Justice Thomas may well have wanted to vote in the minority in the Texas case, which would have meant a majority for clemency. Iím afraid your Saviorís Day lecture left the impression that he voted as he did because of a white mastery that wants to execute black men. You may not have wanted to leave that impression, but Iím afraid that is the way it came across. You seemed to be saying he is cheating on his conscience, when there is nobody I see in the African-American community who cheats less on his conscience than he, or you. The Supreme Court is not the place where you should look for compassion, Min. Farrakhan. Thatís why the Constitution gives the President the right to clemency. If the black community had a beef with the sentencing of a black man in Texas -- who was convicted by a jury of his peers and sentenced to death according to the laws and procedures of the state of Texas -- it should have gone to President Bill Clinton in Washington or Governor George W. Bush in Texas. To expect Justice Thomas to get emotionally involved and vote against his understanding of the Constitution and the Law was something you were hearing from black folks, but he had to live by his commitment to intellectual integrity.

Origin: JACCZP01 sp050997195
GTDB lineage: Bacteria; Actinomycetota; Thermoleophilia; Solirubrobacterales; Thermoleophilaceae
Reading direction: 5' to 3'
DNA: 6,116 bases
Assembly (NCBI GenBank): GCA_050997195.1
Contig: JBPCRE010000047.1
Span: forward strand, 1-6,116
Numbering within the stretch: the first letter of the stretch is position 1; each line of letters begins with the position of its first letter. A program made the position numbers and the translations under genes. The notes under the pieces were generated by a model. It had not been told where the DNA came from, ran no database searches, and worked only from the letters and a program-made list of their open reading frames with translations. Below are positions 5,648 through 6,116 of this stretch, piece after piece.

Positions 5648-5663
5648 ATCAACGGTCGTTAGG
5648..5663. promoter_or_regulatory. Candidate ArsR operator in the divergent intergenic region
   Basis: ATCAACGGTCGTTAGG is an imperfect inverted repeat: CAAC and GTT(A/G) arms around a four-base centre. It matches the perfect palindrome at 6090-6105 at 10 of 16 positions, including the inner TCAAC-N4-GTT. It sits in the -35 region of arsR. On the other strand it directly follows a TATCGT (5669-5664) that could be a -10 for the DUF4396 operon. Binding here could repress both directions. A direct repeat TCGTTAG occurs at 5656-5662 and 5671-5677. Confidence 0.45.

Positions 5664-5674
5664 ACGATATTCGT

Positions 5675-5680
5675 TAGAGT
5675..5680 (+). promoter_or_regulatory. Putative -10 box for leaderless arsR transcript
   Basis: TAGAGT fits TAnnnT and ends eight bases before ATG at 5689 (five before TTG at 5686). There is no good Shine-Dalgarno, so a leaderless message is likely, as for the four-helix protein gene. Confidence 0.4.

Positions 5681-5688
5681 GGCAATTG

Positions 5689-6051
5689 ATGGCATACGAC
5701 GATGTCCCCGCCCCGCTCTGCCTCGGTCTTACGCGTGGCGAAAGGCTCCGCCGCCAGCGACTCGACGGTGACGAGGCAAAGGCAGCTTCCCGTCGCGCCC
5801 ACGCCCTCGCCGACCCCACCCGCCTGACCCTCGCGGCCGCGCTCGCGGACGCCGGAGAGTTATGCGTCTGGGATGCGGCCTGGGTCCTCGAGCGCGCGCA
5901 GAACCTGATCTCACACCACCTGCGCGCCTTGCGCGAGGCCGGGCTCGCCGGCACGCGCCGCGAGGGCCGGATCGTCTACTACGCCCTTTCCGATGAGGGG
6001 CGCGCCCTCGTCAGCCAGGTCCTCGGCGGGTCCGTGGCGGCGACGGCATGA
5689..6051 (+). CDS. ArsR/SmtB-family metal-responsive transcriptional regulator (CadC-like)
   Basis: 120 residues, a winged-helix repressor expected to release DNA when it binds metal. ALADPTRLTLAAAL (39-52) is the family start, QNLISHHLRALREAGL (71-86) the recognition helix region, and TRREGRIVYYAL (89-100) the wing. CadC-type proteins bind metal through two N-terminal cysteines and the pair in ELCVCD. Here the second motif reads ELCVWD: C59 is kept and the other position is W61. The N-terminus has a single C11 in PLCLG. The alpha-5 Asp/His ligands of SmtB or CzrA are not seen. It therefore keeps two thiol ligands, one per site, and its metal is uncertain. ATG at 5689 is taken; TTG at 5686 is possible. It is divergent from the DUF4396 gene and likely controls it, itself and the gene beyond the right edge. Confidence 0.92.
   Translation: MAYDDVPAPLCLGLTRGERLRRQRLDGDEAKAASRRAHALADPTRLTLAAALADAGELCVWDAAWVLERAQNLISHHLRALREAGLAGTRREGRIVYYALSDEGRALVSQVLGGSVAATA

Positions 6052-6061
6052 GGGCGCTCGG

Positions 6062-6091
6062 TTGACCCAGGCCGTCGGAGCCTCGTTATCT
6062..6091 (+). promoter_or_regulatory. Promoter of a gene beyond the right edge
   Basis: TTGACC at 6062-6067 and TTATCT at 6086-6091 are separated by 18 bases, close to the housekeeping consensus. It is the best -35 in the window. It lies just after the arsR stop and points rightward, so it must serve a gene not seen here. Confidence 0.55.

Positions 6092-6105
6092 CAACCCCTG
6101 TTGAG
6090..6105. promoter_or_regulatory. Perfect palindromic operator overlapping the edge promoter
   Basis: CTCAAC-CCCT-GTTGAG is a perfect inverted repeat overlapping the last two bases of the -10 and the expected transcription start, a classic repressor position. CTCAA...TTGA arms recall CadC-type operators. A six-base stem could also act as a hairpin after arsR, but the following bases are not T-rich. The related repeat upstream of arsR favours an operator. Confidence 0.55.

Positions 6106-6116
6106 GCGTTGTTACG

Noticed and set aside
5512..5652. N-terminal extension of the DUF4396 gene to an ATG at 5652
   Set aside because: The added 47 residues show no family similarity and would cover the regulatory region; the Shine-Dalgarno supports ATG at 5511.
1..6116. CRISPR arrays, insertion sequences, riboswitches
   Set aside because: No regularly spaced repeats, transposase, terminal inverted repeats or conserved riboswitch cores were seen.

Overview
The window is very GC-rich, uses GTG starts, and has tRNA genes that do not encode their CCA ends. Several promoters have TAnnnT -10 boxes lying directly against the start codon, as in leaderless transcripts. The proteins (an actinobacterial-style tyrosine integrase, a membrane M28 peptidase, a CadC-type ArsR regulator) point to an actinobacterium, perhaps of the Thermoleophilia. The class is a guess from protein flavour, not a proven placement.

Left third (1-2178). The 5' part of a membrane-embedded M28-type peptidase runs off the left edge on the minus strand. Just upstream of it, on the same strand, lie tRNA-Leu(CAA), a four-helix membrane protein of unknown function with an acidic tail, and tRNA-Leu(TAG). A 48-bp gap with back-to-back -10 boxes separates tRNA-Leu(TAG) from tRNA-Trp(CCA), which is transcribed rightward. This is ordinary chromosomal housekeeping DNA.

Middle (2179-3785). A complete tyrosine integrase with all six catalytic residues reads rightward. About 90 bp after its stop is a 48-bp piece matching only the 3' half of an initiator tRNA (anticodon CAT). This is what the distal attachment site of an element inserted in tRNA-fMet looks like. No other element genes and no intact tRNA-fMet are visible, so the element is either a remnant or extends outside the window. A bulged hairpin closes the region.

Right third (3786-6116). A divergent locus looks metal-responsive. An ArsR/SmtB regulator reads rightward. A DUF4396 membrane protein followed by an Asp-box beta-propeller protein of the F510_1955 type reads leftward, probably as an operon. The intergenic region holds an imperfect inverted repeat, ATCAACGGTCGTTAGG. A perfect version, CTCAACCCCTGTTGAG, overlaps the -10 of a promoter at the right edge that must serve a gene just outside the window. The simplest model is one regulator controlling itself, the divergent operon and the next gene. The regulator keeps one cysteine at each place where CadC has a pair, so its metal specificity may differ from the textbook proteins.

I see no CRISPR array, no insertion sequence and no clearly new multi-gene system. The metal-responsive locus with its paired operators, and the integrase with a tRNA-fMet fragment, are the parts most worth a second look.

In the same way, you clearly argued in your Saviorís Day lecture that if Justice Thomas would have voted as a black man, he would have voted against the decision that led to the Bush presidency. The fact is, Min. Farrakhan, it was the minority judges on the Florida Supreme Court that had tears in their eyes and compassion in their hearts when they decided to absolutely change the election rules after the vote in a way that might have made Al Gore the President. The Chief Justice of the Florida Supreme Court, Charles T. Wells, who had cast a vote in that direction early in the proceedings, reversed himself when the facts of the case became clear. So did a black judge on the Florida Supreme Court, Leander J. Shaw, Jr., whose intellectual integrity foreshadowed the Clarence Thomas vote. What I mean to say, Min. Farrakhan, is that if you were not struggling with your health, we might have been able to discuss these issues as they unfolded, and you could have come to the same conclusion as I -- that Justice Thomas acted bravely, not cowardly, in his vote. The black community must, must, must not look to the Supreme Court for legislative relief from the afflictions that bedevil it. Thatís what the Legislative Branch and the Executive Branch are supposed to be for. If Americaís black leaders cannot amass their considerable political power in a way that optimizes conditions for black Americans -- instead betting all their chips on one party and losing -- they should not expect Justice Thomas to bail them out. This was a message that I thought I would hear from you at Saviorís Day, but did not.